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Posts Tagged ‘do dragons mourn?’

To close this thread, I can’t pass up the chance to tout my own book. Masters of Air & Fire is a fantasy for middle graders featuring a trio of young wyrmlings who are cast adrift due to the sudden death of their parent.

My wyrmlings have chameleon-like patches of skin in their crests and underwings. These change colors and patterns to show emotions. Their crests may turn black (fear), striped black/yellow or black/white (anger, aggression), and green or blue (friendship, affection, humor). When Wrotha is lost, all of their scales show gray and white, and their crests droop with despair.

Each of the wyrmlings have a different emotional reaction, as well. Romik, the gentlest of the three, holds onto Wrotha’s memory and insists on searching for her even when there’s no hope. When they encounter humans, Romik cultivates a surrogate-parent relationship with an older woman, Hanani. Yazka, the aggressive one, tries to take leadership of the group. It’s her way to regain a sense of control, and also plays out a sibling rivalry with Orlik. She also makes friends with a human, the village chief Taksepu. However, her motives for this are suspect. Finally, Orlik is the responsible one. He becomes so focused on taking care of the others that he sometimes seems to feel nothing at all.

If you’re interested, please check out Masters of Air & Fire for Kindle or Nook.

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I think we’ve established a consensus that most literary and mythical dragons are intelligent creatures capable of mourning for lost friends and family. Perhaps more interesting is how dragons would show their grief.

Since dragons are often depicted as powerful beings, you could have dragons taking part in human or similar funerals in some capacity. Perhaps to show diplomatic honor for allies, a dragon might stand as honor guard for the fallen. Dragons might fly over ceremonies in tribute, or even simply attend the funeral if space allowed.

A few books show a different approach to the passing of dragons: cannibalism! In some of Robin Hobb’s books, a dragon that dies will be eaten by other dragons. This is because dragons are so magical, anyone who consumes the dragon’s flesh will gain great power. The dragon’s flesh also contains their memories and insights of past generations. Dragons eat their dead in order to maintain draconic power and heritage.

There’s another book I recall from about 15 years ago, where cannibalism was the basis of draconic society. It was much like a Regency romance, except all the characters were dragons. Eating other dragons was essential to a dragon’s healthy growth, and there was a lot of intrigue by powerful and upwardly mobile dragons creating excuses to devour the young and weak of their own kind. When a dragon died, there was a strict hierarchy of who could eat what parts of the deceased. Major plot points revolved around a greedy relative who took more than his share.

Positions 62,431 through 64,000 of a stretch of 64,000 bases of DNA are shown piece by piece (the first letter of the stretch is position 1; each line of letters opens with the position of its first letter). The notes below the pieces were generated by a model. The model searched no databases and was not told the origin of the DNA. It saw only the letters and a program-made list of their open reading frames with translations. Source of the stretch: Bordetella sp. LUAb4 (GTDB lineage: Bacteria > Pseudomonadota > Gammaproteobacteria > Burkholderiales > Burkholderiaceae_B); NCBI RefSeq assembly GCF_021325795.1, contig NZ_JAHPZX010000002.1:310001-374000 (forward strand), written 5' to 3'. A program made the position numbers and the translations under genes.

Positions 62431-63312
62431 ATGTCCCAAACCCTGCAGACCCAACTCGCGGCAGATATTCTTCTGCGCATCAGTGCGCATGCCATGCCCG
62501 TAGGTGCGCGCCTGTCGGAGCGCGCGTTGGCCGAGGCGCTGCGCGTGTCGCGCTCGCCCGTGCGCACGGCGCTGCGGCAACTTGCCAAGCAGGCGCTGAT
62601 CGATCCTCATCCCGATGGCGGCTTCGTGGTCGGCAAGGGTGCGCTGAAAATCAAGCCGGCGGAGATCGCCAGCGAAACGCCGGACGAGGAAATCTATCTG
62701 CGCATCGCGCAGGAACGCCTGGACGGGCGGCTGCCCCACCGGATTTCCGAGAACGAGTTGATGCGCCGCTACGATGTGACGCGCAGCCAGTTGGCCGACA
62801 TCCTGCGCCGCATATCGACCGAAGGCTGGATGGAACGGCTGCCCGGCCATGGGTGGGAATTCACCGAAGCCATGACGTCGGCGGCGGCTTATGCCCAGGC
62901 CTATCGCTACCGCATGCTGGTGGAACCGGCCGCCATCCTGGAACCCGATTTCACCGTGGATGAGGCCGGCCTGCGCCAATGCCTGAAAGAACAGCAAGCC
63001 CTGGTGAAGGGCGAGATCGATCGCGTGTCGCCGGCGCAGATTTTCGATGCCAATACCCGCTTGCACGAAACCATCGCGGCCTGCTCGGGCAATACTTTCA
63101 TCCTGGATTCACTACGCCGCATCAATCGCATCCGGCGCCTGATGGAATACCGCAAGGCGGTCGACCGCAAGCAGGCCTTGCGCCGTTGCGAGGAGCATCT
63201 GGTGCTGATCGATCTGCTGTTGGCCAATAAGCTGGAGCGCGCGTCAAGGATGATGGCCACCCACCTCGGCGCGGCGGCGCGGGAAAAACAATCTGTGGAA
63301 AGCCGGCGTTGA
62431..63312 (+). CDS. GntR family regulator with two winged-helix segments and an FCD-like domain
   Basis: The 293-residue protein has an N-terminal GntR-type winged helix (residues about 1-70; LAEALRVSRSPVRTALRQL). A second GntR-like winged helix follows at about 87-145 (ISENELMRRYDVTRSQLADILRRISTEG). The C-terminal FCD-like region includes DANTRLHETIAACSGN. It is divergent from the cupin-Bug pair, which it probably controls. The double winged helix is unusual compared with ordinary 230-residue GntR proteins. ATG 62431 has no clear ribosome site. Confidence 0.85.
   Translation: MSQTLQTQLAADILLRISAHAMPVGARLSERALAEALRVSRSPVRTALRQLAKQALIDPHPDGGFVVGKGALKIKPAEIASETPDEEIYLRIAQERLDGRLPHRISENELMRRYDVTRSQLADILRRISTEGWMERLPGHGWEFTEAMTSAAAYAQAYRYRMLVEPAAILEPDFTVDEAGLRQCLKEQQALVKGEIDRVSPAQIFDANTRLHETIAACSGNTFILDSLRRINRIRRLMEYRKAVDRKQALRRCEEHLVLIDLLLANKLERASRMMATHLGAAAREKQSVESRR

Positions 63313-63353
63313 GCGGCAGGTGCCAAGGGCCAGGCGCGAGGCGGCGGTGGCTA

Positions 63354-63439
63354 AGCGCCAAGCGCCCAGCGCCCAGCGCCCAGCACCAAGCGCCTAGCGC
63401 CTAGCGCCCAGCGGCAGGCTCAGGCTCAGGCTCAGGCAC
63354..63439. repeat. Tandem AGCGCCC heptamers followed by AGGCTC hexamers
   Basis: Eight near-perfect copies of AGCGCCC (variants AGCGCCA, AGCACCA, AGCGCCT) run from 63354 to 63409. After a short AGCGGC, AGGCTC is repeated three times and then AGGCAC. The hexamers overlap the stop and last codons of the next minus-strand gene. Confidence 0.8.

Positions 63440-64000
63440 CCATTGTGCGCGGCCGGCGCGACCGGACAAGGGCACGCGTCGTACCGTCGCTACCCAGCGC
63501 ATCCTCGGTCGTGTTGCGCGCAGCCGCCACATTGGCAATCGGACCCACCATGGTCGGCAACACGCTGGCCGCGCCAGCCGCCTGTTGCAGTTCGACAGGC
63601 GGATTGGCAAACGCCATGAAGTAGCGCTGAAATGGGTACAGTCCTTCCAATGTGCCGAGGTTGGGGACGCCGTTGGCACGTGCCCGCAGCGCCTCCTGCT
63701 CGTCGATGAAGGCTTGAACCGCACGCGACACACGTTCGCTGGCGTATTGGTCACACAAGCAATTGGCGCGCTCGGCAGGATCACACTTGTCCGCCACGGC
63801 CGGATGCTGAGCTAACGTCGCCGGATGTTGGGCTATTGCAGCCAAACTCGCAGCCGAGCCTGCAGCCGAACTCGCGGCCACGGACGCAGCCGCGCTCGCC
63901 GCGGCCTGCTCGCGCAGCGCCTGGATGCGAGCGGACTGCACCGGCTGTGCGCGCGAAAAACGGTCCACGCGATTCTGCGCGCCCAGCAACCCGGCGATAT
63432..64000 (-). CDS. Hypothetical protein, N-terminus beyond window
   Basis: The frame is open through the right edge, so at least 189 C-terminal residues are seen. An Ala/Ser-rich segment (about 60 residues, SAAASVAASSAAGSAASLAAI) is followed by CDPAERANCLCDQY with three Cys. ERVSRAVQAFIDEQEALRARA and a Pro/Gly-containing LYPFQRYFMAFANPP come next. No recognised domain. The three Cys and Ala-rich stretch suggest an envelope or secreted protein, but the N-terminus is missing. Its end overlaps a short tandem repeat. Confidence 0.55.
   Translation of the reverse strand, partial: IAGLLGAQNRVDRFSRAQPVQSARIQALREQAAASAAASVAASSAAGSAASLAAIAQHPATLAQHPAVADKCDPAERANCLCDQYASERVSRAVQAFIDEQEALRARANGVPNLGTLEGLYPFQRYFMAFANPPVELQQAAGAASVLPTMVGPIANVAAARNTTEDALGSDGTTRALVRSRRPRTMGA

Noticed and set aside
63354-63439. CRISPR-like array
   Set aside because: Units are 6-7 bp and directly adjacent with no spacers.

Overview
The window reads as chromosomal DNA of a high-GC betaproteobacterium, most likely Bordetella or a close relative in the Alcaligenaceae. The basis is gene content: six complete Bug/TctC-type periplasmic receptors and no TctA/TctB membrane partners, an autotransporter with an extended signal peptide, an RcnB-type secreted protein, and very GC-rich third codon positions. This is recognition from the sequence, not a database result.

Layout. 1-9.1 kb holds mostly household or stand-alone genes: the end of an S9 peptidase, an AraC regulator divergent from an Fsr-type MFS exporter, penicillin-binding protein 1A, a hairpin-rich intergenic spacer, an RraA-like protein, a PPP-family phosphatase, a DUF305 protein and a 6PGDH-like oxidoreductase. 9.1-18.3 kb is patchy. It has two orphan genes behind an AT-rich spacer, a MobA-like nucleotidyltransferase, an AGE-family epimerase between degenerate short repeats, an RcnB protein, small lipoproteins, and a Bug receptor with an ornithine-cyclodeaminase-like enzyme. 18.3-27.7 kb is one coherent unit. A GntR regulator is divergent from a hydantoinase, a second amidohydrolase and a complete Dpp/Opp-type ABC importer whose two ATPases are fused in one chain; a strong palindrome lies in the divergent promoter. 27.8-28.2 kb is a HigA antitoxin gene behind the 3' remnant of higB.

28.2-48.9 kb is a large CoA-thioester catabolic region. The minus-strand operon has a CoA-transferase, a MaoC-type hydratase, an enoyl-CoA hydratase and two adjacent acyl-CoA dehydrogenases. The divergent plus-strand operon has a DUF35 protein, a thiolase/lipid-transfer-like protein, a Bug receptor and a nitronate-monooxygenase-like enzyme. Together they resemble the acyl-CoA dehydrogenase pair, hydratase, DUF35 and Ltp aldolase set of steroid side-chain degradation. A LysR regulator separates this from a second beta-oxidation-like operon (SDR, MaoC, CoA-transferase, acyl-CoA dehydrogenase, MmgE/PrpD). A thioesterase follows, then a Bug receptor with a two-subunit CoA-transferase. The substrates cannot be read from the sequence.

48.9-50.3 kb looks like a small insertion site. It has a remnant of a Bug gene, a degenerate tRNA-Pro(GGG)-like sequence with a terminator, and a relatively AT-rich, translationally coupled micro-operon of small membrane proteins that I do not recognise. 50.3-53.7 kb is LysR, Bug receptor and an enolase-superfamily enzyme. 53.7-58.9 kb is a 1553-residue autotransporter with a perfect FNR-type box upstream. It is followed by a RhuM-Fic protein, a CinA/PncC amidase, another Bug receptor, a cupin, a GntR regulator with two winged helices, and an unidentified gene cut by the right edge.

That sounds really bizarre, now that I think about it! I’ve searched high and low and can’t find this book, so if you’ve ever heard of it, I’d love for you to share the information.

Actually, there’s been a lot of sharing on this topic. I want to thank all of you for your comments. So, how do you think dragons would mourn?

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Certainly, in some cases, authors create good dragons who would grieve the passing of their own or a human friend. One of the best cases is Anne McCaffrey’s Pern series.

Now, these dragons are quite a bit different from the mythical sort. They are genetically created by scientists and “impress” upon hatching with human companions. Indeed, Pernese dragons require this mental bond and cannot survive without it; there are no wild Pernese dragons. Still, the books show numerous instances where dragons mourn.

Because of the mental bond, if a dragon’s rider is killed, the dragon immediately commits suicide by going between forever. When this happens, the other dragons show grief by “keening,” an eerie wailing that echoes throughout their weyrs. They are also shown to lose color, eat less, and behave as if depressed. Most riders also commit suicide if their dragon is killed, although a few manage to survive through the torment. Dragons don’t mourn these riders, unless they were significant leaders such as queenriders.

Believe it or not, there also is mention in the Bible of dragons mourning. In the Book of Micah, Chapter 1, Verse 8, it states:

Therefore I will wail and howl, I will go stripped and naked: I will make a wailing like the dragons, and mourning as the owls.

This is a pretty definitive statement that dragons can mourn. Check back Tuesday for more on this topic.

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First, let me thank all of you for your condolences. You all know our pets are so much more than mere animals. This particular cat actually was my son’s pet. In some ways, Ganja saved Shane’s sanity at a time when adolescent trauma seemed to be tearing our family apart. What happens without him? That remains to be seen.

But I mentioned dragons mourning for Ganja, and of course that got me on a riff about whether dragons mourn and how they would show it.

In so many iterations, dragons represent something wholly evil. They’re more like a force of nature, or inscrutable fate. Earthquakes, tsunami, that sort of thing. Dragons are uncaring at best, malicious at worst. They destroy lives and property for little reason or no reason at all.

So, would such a creature ever grieve for any loss? If so, what beings or possessions would a dragon consider worthy of mourning? I’ll explore that more over my next few posts, but I’d welcome any thoughts from those of you reading.

Do you think dragons can or would mourn?

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